70 West Point cadets accused of cheating while studying remotely during pandemic
WASHINGTON — The U.S. Military Academy at West Point accused more than 70 underclassmen of cheating on a math final exam in the spring while the students were taking online courses because of the coronavirus pandemic, officials at the New York institution said Tuesday.
West Point officials said 72 plebes — the academy’s term for freshmen — and one second-year cadet were accused of cheating on a calculus final in May when instructors found “irregularities in the mathematical work submitted by cadets” during the grading process. Academy officials said 59 of the accused cadets admitted to cheating on the test. There are about 1,200 cadets in each underclassmen class.
“[The] West Point honor code and character development program remains strong despite remote learning and the challenges brought by the pandemic,” Army Lt. Col. Christopher Ophardt, an academy spokesman, said in a statement. “Cadets are being held accountable for breaking the code.”
West Point cadets are strictly held to the storied academy’s code: “A cadet will not lie, cheat, or steal, or tolerate those who do.” The code is enforced by West Point upperclassmen, a role that is meant to prepare them for the challenges of ensuring discipline as Army officers upon their graduation, Ophardt said.
West Point upperclassmen, guided by Army lawyers and military ethics experts, led the probes into the cheating allegations, which is the largest academic scandal reported by the academy since 153 cadets resigned or were expelled for cheating on an electrical engineering exam in 1976.
After investigations and preliminary hearings were completed late last month, four cadets resigned from the school and two cases were dismissed for lack of evidence.
The incident was “disappointing” for West Point, Ophardt said, adding the academy’s honor system was properly addressing the scandal. He said the 67 cadets still involved in the incident “will be held accountable for their actions.”
West Point officials believe the cheating incident would not have occurred had the students not been studying remotely. Cadets were instructed to return to their homes after West Point’s spring break in March as the coronavirus spread rapidly across the United States. They completed the 2019-2020 school year via virtual learning. West Point returned its cadets to campus at the beginning of the fall semester in August, and students have been taking courses in person and virtually.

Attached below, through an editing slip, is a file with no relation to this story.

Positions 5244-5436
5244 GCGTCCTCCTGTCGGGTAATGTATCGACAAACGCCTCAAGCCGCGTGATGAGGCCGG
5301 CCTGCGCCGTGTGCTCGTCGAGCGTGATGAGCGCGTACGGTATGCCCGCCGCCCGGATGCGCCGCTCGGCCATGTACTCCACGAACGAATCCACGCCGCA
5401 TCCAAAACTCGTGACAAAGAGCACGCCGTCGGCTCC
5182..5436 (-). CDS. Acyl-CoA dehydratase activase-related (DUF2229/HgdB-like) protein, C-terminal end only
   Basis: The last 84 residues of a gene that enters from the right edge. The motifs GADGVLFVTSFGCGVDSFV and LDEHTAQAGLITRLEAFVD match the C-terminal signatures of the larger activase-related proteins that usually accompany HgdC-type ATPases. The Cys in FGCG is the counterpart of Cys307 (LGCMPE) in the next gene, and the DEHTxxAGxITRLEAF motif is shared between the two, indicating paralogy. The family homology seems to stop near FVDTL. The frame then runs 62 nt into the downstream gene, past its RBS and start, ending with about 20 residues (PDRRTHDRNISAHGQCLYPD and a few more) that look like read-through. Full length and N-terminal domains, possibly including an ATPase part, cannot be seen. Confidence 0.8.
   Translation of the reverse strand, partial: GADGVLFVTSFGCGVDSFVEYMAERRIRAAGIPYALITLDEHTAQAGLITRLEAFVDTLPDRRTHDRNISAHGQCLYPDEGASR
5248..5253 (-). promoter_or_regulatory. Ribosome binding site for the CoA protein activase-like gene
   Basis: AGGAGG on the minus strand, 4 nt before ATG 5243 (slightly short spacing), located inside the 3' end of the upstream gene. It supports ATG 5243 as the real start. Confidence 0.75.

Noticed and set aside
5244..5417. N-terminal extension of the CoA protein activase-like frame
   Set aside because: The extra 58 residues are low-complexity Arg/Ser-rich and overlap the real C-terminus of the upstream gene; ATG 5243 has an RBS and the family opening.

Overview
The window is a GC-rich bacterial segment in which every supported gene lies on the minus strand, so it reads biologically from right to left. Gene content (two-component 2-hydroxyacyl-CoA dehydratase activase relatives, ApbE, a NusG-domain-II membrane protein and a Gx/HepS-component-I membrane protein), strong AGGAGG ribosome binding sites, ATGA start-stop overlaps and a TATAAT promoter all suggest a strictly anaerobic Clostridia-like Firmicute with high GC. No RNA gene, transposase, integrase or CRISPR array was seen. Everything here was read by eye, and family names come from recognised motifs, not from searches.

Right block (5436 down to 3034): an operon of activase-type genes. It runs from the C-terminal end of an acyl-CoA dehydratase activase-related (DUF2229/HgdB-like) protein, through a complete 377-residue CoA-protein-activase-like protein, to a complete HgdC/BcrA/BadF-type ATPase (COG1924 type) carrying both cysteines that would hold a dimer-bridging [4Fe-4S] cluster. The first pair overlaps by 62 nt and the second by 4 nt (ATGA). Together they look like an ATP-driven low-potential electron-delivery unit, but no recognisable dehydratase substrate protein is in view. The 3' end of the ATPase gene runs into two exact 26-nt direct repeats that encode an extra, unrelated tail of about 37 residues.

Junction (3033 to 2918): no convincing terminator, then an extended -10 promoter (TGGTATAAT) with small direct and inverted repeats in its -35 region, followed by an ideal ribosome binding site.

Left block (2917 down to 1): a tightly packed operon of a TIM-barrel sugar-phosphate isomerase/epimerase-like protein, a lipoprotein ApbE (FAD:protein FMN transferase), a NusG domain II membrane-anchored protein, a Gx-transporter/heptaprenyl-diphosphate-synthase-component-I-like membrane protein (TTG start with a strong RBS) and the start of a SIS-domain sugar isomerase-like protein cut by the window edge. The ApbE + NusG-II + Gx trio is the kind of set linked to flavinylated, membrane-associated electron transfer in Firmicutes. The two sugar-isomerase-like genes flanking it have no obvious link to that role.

Ophardt declined to provide details Tuesday about how the students cheated because cases remained open.
Among the 59 cadets who admitted cheating, 55 were enrolled in an academic rehabilitation program that West Point instituted in 2015 called the Willful Admission Process, the school said. To be eligible for that program, cadets must show sincerity in admitting to breaking the honor code, demonstrate a desire for rehabilitation, not have had any previous violations, and must be recommended for retention by upperclassmen, according to a West Point description of the program.
That six-month program pairs cadets with mentors and forces them to meet several times each week to discuss the meaning of West Point’s honor code and write essays on their experiences. It was meant to provide young cadets who make a mistake with a second chance to prove they can become capable Army officers, according to the school.
The four remaining cadets who admitted to cheating did not meet criteria for the Willful Admission Program, officials said. They will face boards who will determine their futures at West Point.
The eight other cadets who did not admit to cheating and whose cases were not dismissed will face hearings to determine whether they violated the honor code. If they are found guilty, a board will determine their punishment, including the potential for expulsion, officials said.
Ophardt said Tuesday that school leaders consider the 1976 cheating case much more serious, partially because it was coordinated by firsties -- cadets in their senior year. Those involved were caught in the act, but the administration botched the handling of the investigation, he said.
“It was a mess,” Ophardt said. “The whole system broke down.”
After that scandal, the Army secretary hired Frank Borman, a former astronaut, to lead a commission to review the incident. That probe determined about 90 of the cadets in that case did not receive fair due process. West Point in 1977 offered reinstatement to those cadets. Seventy of them took the offer, graduated and commissioned into the Army, Ophardt said.
One member of Congress on Monday called for West Point to be transparent about the new cheating incident.
"Our West Point cadets are the cream of the crop and are expected to demonstrate unimpeachable character and integrity," Rep. Jackie Speier, D-Calif., who leads the personnel subpanel of the House Armed Services Committee, told USA Today, which first reported the cheating allegations. "They must be held to the same high standard during remote learning as in-person."